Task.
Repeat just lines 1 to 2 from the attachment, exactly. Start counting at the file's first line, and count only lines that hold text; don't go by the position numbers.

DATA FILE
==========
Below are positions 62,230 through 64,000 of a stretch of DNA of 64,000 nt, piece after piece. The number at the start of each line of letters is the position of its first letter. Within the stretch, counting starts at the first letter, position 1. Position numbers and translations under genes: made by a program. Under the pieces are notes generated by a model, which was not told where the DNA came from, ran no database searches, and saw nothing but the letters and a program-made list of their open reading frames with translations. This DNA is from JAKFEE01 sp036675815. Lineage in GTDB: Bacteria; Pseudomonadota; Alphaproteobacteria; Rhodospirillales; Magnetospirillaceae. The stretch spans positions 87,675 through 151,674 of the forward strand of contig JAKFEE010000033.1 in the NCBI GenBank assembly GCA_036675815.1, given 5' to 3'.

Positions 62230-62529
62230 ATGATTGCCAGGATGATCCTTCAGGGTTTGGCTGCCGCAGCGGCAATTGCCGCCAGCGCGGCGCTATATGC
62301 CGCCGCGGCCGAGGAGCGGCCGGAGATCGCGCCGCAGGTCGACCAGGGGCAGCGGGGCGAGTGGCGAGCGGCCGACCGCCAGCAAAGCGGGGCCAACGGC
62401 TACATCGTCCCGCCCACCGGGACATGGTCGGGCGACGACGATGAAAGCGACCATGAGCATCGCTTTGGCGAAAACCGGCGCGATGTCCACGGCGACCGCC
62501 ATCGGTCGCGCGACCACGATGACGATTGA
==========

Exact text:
Below are positions 62,230 through 64,000 of a stretch of DNA of 64,000 nt, piece after piece. The number at the start of each line of letters is the position of its first letter. Within the stretch, counting starts at the first letter, position 1. Position numbers and translations under genes: made by a program. Under the pieces are notes generated by a model, which was not told where the DNA came from, ran no database searches, and saw nothing but the letters and a program-made list of their open reading frames with translations. This DNA is from JAKFEE01 sp036675815. Lineage in GTDB: Bacteria; Pseudomonadota; Alphaproteobacteria; Rhodospirillales; Magnetospirillaceae. The stretch spans positions 87,675 through 151,674 of the forward strand of contig JAKFEE010000033.1 in the NCBI GenBank assembly GCA_036675815.1, given 5' to 3'.

Positions 62230-62529